Population Genetics, Genomics and Metagenomic Analyses
Studying genetic differences of populations, genomes from communities and surveying microbial community using 16S rRNA gene studies.
Composition of the bacterial communities that are associated with marine tunicates as well as those associated with glacial ecosystems
Marcy Balunas’ lab investigates the chemistry and biological activity of marine microorganisms with a unique focus on the microbiology and natural products chemistry of tunicate-associated and psychrophilic marine and glacial bacteria. We are interested in the microbial dynamics in marine tunicates, especially as related to the sequestration, inheritance, and function of the bacterial communities associated with marine tunicates. Our approach includes both chemical (e.g., extraction, compound isolation, HPLC, LC-MS, NMR) and biological (e.g., pathogenic biological assays, 16S rRNA deep sequencing) techniques.
Genomic Analyses to Understand the Diversity, Ecology and Evolution of Multipartite Microbial Symbioses
Jonathan Klassen studies microbial community ecology, especially using the fungus-growing ant symbiosis as a model system to understand how microbial interaction networks evolve. He is particularly interested in using relatively simple multipartite symbioses as models to understand the evolutionary and ecological rules governing the stability and function of microbial communities more generally. The Klassen lab uses culture-dependent and -independent genomics coupled with comparative phenotyping and chemical biology to understand how the differing ecologies and population structures of microbes govern the stability and function of the communities to which they belong.
Genomics, proteomics and transcriptomics of bacteria (actinomycetes) that infect higher plants and fix atmospheric nitrogen; diversity of fungi associated with surface ripened cheese
Benson's research interests include microbial biogeography, including the molecular and genomic interactions of bacteria with their environment, and the genomic evolution controlling distribution of microbes in several environments. The specific areas of interest include plant-microbe and insect-microbe microbiomes, and the distribution and diversity of microorganisms associated with cheese.
Molecular parasites (inteins and homing endonucleases) in microbial populations using microcosm and metagenomic approaches.
J. Peter Gogarten's lab studies the evolutionary histories of genes and organisms. Currently, the main research focus is comparative genomics and horizontal gene transfer. He also studies the early evolution of life (early expansion of the genetic code, gene family expansions, traces of extinction events in the molecular record) and the evolution of molecular parasites (inteins and homing endonucleases).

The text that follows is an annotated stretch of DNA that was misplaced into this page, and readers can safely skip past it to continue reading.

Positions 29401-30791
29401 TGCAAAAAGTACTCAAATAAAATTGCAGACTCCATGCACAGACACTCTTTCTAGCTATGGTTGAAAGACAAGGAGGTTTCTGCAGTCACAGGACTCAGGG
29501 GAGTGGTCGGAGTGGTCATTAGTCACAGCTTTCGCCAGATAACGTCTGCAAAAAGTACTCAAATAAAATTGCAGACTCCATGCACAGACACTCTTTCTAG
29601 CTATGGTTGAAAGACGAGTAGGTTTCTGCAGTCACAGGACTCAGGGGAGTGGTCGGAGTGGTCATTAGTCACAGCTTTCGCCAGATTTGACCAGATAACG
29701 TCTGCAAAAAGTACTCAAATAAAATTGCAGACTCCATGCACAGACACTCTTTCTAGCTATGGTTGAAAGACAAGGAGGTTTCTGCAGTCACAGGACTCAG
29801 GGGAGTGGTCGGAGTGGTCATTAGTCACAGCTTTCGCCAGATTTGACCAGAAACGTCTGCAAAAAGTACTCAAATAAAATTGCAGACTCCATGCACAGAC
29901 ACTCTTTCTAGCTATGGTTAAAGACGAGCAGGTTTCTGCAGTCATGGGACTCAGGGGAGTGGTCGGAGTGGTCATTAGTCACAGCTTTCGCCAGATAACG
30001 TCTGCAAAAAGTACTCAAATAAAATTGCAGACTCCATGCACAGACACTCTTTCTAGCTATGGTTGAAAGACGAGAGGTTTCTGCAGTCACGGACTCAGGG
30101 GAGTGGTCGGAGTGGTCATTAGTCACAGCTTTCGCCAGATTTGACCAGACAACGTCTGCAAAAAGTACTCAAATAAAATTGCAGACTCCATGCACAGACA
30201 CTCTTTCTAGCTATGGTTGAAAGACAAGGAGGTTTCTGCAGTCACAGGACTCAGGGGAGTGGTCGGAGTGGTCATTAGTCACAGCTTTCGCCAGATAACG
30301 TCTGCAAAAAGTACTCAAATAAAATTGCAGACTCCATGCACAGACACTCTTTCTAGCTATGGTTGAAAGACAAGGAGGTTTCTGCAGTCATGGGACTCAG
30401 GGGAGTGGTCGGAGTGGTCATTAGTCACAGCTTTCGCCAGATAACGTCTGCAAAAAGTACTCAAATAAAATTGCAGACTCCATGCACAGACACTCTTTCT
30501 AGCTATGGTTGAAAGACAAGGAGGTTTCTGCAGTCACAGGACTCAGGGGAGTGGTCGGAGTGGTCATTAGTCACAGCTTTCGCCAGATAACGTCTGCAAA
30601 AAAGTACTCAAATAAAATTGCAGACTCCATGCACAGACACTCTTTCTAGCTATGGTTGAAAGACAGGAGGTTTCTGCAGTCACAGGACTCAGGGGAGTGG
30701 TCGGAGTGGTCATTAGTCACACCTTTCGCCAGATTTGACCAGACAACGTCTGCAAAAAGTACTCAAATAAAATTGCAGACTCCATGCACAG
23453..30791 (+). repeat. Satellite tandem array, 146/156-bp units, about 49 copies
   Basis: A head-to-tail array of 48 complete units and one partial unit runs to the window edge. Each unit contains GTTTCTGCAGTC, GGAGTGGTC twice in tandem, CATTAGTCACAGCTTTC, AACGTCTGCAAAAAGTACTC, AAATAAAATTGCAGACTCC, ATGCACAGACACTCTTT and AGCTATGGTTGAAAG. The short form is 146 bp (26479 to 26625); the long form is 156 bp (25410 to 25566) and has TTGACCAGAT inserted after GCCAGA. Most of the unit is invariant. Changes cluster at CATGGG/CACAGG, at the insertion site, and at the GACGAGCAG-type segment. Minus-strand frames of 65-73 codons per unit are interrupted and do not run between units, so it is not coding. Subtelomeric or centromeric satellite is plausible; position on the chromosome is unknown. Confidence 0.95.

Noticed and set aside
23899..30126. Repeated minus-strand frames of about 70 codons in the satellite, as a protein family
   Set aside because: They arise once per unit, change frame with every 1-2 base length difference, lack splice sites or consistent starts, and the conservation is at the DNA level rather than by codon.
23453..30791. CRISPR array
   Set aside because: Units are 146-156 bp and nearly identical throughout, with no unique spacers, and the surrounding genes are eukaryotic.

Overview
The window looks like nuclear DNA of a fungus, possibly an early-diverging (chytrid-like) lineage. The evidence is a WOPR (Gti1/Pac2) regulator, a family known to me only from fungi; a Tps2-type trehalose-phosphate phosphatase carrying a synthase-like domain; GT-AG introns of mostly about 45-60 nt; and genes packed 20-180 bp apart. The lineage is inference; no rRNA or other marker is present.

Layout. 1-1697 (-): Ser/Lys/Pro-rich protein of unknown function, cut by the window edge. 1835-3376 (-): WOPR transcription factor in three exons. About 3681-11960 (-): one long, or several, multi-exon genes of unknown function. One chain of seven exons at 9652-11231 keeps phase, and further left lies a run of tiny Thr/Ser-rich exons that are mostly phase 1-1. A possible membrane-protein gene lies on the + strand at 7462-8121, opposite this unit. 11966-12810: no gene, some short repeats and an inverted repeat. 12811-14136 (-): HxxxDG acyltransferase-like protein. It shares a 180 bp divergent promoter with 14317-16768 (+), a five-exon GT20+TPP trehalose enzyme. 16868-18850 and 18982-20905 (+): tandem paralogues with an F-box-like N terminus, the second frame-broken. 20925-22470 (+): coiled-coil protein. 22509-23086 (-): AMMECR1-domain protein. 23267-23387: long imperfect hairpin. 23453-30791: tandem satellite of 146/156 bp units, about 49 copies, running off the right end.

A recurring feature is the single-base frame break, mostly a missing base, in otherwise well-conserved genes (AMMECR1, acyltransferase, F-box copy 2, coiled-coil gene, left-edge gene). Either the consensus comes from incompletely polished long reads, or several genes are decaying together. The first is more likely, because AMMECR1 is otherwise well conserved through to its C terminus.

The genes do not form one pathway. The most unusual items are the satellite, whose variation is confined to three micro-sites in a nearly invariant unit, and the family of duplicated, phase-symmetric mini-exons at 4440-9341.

Population genealogical history (especially the effect the meiotic recombination) & Problems related to high-throughput sequencing
Yufeng Wu's research interests are algorithmic approaches in bioinformatics. His current research focus is on the development of new methods for population genomics and evolution, and high-throughput sequencing.
Study of digestive-tract symbioses using complementary approaches
Joerg Graf’s research interests are microbe-microbe and microbe-host interactions, especially involving beneficial microbes and the innate immune system, as well as the evolution of pathogenic and beneficial associations between bacteria and animals. The techniques include genetic approaches to make mutants in bacteria, microscopic techniques to locate bacteria inside host animals, and next-generation sequencing to sequence 16S/18S rRNA genes, sequence genomes, metagenomes and transcriptomes.
Understanding how genetic variation is distributed within and between haloarchaeal species and how molecular mechanisms for gene transfer work in Archaea
Papke lab Although we recognize names of microorganisms like Escherichia coli and Bacillus subtilis, our ability to classify strains into "natural kinds" is rigorously tested by the observation that genetic variation is frequently shuttled across so-called species boundaries. Also, much of what we know about species comes from well-studied pathogenic bacteria, which are often classified by the disease that they cause (e.g., Bacillus anthracis or Neisseria gonorrhoeae). This is important to doctors and their patients but the Earth¹s biomass and diversity is comprised mainly of prokaryotes, the vast majority of which do not cause disease. Combined, these observations suggest that our understanding of species evolution is relatively shallow and that our current standards of classification are biased and difficult to apply to most microbes. The main goal of our research is to use evolution and ecology theory in combination with approaches like genomics, metagenomics and population genetics to investigate intra and inter species variation, gene flow and genetic relationships for non-pathogenic (e.g., environmental) prokaryotes. We concentrate on hypersaline adapted Archea (Haloarchaea) as model organisms because they live in island-like habits which aid in simplifying or sorting the evolutionary forces that effect their distributions, adaptations and variation.